Cart (Loading....) | Create Account
Close category search window
 

Monte Carlo versus bulk conductivity modeling of RF breakdown of helium

Sign In

Cookies must be enabled to login.After enabling cookies , please use refresh or reload or ctrl+f5 on the browser for the login options.

Formats Non-Member Member
$31 $13
Learn how you can qualify for the best price for this item!
Become an IEEE Member or Subscribe to
IEEE Xplore for exclusive pricing!
close button

puzzle piece

IEEE membership options for an individual and IEEE Xplore subscriptions for an organization offer the most affordable access to essential journal articles, conference papers, standards, eBooks, and eLearning courses.

Learn more about:

IEEE membership

IEEE Xplore subscriptions

6 Author(s)

A Monte Carlo collision model and a bulk conductivity model have been implemented in the finite-difference time-domain code Lsp to allow simulation of weakly-ionized plasmas. The conductivity model uses only mesh quantities derived from moments of the electron distribution function, while the Monte Carlo model uses particles to provide a detailed representation of the electric distribution function. The models are compared in simulations of Helium gas breakdown in an applied radio frequency radio frequency (RF) electric field. The conductivity model assumes that the free electron velocity distribution equilibrates instantly with the applied field, and transport coefficients for the model are obtained from steady-state solutions of the Boltzmann equation. For Helium near standard temperature and pressure (STP) and a 1-GHz applied electric field, the conductivity model is found to agree well with the Monte Carlo model and is orders of magnitude faster. The Monte Carlo model, which treats scattering and ionization of particles in a detailed way, captures transient effects associated with finite electron heating and cooling times which are absent from the conductivity model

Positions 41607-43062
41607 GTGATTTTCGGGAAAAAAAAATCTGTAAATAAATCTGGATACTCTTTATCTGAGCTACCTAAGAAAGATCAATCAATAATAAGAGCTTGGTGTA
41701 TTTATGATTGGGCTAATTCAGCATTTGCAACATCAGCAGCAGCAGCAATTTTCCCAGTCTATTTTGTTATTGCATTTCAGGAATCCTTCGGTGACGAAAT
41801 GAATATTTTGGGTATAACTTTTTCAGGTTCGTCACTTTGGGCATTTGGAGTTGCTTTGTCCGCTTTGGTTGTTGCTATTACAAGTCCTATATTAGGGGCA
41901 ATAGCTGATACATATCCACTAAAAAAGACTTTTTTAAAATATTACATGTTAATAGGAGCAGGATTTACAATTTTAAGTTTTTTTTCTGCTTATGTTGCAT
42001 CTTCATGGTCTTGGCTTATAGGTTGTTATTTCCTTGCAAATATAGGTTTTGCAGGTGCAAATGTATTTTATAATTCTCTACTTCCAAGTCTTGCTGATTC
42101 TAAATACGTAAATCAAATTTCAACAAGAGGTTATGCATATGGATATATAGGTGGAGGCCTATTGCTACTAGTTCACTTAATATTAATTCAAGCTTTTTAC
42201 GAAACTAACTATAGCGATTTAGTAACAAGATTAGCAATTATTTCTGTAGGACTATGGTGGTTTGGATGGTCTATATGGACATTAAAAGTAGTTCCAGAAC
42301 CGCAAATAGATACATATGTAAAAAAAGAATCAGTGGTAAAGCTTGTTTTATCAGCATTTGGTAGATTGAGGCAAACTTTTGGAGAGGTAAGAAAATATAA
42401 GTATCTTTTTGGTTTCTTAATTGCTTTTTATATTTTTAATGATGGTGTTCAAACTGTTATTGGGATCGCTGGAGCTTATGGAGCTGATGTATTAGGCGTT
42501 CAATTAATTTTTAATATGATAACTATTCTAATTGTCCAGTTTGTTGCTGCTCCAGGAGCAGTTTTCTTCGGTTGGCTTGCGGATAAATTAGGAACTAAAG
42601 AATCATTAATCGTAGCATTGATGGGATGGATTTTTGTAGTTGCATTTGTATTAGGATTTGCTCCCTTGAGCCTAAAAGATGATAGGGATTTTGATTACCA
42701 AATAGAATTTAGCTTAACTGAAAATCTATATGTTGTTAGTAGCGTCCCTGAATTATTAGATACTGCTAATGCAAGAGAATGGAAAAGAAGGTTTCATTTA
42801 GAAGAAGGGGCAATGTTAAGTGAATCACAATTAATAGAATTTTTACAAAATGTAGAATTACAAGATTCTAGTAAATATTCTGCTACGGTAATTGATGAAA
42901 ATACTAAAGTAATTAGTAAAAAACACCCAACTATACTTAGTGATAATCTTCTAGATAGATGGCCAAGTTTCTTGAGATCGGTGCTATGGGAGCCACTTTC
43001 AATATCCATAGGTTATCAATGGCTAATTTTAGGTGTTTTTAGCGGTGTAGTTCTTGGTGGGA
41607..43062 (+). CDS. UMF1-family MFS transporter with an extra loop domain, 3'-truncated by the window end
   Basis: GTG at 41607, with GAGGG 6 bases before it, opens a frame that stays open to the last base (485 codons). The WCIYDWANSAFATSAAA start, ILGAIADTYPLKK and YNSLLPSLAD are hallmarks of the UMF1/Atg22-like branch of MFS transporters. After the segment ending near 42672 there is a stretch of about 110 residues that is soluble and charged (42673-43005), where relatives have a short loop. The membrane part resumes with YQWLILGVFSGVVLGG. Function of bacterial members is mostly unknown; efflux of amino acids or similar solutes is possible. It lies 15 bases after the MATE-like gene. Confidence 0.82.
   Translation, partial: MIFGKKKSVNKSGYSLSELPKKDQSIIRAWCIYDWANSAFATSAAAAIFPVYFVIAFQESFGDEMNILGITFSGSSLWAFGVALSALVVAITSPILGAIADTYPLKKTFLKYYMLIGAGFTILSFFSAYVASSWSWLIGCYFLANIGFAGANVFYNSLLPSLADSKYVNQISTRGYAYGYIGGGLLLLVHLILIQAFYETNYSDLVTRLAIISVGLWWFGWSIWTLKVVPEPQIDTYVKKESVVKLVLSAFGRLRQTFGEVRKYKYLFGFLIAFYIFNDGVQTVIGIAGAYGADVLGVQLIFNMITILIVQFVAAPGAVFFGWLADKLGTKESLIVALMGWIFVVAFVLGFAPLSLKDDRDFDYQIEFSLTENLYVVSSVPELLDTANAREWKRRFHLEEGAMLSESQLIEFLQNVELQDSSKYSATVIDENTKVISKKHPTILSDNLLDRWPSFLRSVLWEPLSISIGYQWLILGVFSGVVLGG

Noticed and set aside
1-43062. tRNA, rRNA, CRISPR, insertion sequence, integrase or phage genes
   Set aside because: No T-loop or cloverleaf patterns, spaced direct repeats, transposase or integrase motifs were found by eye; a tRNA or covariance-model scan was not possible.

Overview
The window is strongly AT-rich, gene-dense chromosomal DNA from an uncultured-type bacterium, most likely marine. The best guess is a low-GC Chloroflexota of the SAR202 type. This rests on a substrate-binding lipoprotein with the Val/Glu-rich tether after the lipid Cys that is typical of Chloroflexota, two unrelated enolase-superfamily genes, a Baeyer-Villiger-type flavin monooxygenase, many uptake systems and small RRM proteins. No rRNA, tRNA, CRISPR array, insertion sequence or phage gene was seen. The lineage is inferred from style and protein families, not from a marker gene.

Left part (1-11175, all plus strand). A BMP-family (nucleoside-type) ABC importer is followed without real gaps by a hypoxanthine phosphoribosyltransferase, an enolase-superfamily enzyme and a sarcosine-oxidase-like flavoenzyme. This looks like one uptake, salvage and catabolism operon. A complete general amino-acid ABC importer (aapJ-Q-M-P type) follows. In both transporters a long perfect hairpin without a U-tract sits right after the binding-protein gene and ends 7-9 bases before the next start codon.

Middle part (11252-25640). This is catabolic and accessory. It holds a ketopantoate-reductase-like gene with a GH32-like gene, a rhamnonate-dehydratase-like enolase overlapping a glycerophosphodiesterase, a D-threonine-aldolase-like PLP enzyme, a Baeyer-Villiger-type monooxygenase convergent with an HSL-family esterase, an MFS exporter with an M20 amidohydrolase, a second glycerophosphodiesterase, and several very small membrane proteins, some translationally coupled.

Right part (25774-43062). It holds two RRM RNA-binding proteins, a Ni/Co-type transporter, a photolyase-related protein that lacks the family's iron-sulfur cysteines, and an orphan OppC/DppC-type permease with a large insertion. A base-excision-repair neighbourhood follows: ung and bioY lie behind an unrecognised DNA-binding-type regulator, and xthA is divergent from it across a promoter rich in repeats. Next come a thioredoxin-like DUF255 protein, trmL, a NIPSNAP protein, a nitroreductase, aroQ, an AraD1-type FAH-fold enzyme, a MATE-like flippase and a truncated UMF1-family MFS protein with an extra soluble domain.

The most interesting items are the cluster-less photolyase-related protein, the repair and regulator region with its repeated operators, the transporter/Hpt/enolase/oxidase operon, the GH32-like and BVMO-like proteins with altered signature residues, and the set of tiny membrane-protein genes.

Published in:

Plasma Science, IEEE Transactions on  (Volume:34 ,  Issue: 3 )

Date of Publication:

June 2006

Need Help?


IEEE Advancing Technology for Humanity About IEEE Xplore | Contact | Help | Terms of Use | Nondiscrimination Policy | Site Map | Privacy & Opting Out of Cookies

A not-for-profit organization, IEEE is the world's largest professional association for the advancement of technology.
© Copyright 2014 IEEE - All rights reserved. Use of this web site signifies your agreement to the terms and conditions.